Ball Roll on Calf 

Most people with plantar fasciitis know to roll the bottom of their foot on a tennis ball or golf ball. However, there is a myofascial pain referral zone at the base of the calf where the muscle becomes tendon. This zone is slightly to the outside of the center of the muscle tendon junction. In a long sit position, use a roller or a lacrosse ball to roll out the area for 2-5 minutes depending on tolerance.

'X' marks the spot

Ankle Mobilization

Lace Lock method
When you can't have a therapist to follow you around, you have to improvise. Using a running shoe is the perfect substitute to assist in self mobilizations. Tie shoes using the lace lock method. Thread the lace on the same side through the last hole. Pull the opposite lace through the hoop. Tie the shoes really tight across the front of the ankle. In standing, put one foot in front and rock forward allowing the knee to bend to mobilize the ankle. Angle the knee to go over the pinky toe. Then angle the one to go over the big toe.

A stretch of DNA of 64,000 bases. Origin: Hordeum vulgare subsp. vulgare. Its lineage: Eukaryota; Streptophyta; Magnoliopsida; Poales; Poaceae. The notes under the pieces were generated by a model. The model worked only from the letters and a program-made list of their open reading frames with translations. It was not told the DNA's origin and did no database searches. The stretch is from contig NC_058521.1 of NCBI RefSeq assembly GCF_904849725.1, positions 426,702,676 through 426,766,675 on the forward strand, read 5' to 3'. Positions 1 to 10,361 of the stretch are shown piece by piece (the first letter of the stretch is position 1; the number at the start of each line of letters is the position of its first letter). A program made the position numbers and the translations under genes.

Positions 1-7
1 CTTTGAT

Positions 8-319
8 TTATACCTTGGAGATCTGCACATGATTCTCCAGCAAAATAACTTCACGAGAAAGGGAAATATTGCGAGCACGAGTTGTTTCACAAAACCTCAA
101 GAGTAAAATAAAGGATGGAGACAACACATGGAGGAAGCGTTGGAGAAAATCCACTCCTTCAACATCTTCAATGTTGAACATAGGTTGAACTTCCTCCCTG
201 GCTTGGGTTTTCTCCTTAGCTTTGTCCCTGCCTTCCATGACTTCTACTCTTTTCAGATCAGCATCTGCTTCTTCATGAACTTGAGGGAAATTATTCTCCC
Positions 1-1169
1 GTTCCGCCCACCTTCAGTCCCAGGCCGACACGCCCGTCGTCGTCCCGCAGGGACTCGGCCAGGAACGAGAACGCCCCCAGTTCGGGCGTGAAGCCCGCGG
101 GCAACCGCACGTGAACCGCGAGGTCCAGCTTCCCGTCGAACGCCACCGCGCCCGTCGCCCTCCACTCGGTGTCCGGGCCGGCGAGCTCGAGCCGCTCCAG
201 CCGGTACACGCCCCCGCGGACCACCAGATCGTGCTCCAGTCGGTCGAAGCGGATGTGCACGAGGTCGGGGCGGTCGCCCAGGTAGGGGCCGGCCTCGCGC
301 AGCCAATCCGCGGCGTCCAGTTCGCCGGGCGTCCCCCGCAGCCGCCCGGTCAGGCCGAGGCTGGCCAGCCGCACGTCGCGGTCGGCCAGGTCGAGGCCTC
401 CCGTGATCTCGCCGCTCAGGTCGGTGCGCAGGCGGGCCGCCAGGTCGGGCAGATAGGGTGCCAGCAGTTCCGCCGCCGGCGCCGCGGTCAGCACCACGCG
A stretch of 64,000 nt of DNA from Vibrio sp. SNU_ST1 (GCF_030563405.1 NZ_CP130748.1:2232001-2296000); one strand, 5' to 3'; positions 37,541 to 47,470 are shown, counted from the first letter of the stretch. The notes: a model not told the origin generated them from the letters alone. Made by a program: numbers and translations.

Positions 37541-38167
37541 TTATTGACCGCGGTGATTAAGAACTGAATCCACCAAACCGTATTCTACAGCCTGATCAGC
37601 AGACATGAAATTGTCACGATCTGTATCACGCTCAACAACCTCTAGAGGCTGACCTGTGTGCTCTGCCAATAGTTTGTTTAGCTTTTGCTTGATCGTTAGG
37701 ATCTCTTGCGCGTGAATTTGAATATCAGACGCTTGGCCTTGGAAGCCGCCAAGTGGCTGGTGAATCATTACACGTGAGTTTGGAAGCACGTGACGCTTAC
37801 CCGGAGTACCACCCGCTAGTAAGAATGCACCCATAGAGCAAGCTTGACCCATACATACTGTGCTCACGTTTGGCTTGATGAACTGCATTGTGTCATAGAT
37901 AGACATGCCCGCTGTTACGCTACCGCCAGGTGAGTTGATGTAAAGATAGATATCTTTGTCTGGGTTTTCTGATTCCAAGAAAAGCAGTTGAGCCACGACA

5 times each direction
*** Only tie the shoes laces very tight when mobilizing!!

Calf Stretch with Tri- Plane Tweak

This is a tri-planar tweak on the standard calf stretch. Stand with one foot forward and use knee to drive the motion forward. Then twist left and right. Lastly sway your hips side to side.
Perform 10-15 repetitions

Out of the box

In normal mechanics, the hip and thoracic spine absorbs lateral and rotation motion respectively as the arms swing back and forth. However, if those regions are stiff, the motion is transferred to the ankle. The ankle is forced into an over supinated position. In the supinated position the foot is unable to absorb shock putting more stress on the plantar fascia. Improving mobility in the hips and thoracic spine will take the stress off the plantar fascia.
Please refer to earlier post on stretching the hip and thoracic spine.

By addressing limitations locally in the ankle and globally at the hip and thoracic spine, you achieve a more comprehensive treatment plan.